USPS agrees $670m mailing deal with Discover credit card firm

The US Postal Service is moving ahead with a new kind of contract with major mailer Discover Financial Services, that aims to counter declining First Class Mail volumes. Credit card company DFS has large, but declining billing and statement volumes, but under the new $670m deal, a big push in its advertising mail is expected to counteract that drop in its use of the “highly profitable” First Class Mail service.

The three-year Negotiated Service Agreement (NSA), which was cleared with regulators last month since it involves pricing for some of the USPS monopoly services, offers DFS incentives to help “slow the erosion” in its First Class Mail volumes.

The contract is dubbed as the “first of its kind” by the US Postal Service, and also sees Discover pledging to sustain agreed levels of mail volumes going forward.

Required to use the USPS full-service Intelligent Mail barcoding system, DFS will receive incentives for exceeding its postal volume commitment, but penalties if its mail volumes are not high enough.

USPS is promising rebates to protect DFS from future increases in postal rates if a certain dollar threshold is achieved by DFS.

Also, rebates are designed so that growth in Standard Mail would compensate for some of the expected First Class Mail decline.

Paul Vogel, president and chief marketing/sales officer at USPS, said the NSA would benefit both DFS and the US Postal Service.

He said: “It is important in its approach as the first multi-class agreement that is designed to add new vitality to billing and statement mail.”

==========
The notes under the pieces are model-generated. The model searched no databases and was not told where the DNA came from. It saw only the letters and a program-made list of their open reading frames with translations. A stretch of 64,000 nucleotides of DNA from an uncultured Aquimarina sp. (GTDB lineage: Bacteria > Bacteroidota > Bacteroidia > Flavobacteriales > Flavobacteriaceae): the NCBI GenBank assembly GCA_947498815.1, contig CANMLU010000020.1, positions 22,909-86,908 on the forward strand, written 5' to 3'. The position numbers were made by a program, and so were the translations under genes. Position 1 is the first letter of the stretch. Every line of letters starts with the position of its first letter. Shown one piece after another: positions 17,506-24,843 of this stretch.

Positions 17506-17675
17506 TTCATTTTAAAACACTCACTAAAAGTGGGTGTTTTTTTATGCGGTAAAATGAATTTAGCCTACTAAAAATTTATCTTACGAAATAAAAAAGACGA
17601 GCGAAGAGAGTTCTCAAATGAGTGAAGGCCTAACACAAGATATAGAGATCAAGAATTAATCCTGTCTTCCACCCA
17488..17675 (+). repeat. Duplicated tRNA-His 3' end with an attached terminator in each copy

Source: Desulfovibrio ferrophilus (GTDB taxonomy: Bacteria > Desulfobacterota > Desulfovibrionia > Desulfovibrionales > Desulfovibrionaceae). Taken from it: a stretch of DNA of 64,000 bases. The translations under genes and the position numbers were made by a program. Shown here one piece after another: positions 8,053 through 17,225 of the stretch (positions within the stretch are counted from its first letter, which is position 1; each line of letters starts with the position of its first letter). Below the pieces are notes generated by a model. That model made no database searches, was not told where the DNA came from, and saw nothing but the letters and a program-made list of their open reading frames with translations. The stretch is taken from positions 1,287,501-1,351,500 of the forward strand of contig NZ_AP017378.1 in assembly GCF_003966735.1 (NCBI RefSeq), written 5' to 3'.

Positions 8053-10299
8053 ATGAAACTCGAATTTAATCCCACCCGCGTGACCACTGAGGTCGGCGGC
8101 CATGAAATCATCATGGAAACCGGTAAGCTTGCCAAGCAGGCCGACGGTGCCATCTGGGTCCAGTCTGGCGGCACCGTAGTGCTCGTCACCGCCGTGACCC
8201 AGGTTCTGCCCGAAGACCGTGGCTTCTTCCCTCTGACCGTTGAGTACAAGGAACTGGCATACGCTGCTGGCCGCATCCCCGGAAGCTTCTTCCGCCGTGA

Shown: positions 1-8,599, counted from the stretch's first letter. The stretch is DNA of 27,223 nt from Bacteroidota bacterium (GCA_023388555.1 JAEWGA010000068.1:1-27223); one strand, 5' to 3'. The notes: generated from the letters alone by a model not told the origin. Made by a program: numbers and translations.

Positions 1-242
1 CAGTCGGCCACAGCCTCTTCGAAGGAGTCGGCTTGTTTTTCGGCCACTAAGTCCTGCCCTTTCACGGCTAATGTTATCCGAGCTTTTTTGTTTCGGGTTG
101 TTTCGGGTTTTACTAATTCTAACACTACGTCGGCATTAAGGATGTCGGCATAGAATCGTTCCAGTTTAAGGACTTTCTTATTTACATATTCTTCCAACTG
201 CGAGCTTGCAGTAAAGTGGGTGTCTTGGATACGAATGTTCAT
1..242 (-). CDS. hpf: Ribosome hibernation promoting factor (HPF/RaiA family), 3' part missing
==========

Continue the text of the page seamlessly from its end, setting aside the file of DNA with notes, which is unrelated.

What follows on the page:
Volumes

Discover Financial Services preferred not to comment on the contract with USPS or its declining billings statement volumes, but credit card companies in the US have been seeing their customers increasingly opting to pay and manage their bills online, leading to a reduction in volumes of paper statements being sent out in the mail.

According to papers filed with the Postal Regulatory Commission, DFS mailed an average of $222m worth of First Class and Standard Class Mail over the past three years. This included around 220m First Class and 600m Standard Class pieces a year.

The Postal Service is predicting that the total amount of DFS’ First Class Mail will decline 5% per year during the course of the year, but that the company’s Standard Mail postage would increase by between 7% to 11% per year.

While DFS’ First Class volumes are predicted to drop to around 164m pieces by the third year of the contract, Standard Mail would rise to more than 760m pieces.

Predicted revenues from the new contract would rise from $216m in the first year of the deal, to $225m, then $232m in the final year.

Taking rebates into account, the USPS could make around $5m a year in extra contributions from DFS according to the Postal Service filings.

The DFS contract is part of an overall effort by the USPS to stem the losses from its reducing First Class Mail volumes, which are dropping by about 5% each year. First Class Mail brings in much of the federally-owned organisation’s revenue, but current growth in Standard Mail is not bringing enough extra revenue to make up for the sinking First Class volumes.

The USPS is currently predicted to make a $6.4bn loss in its overall financial performance this year.

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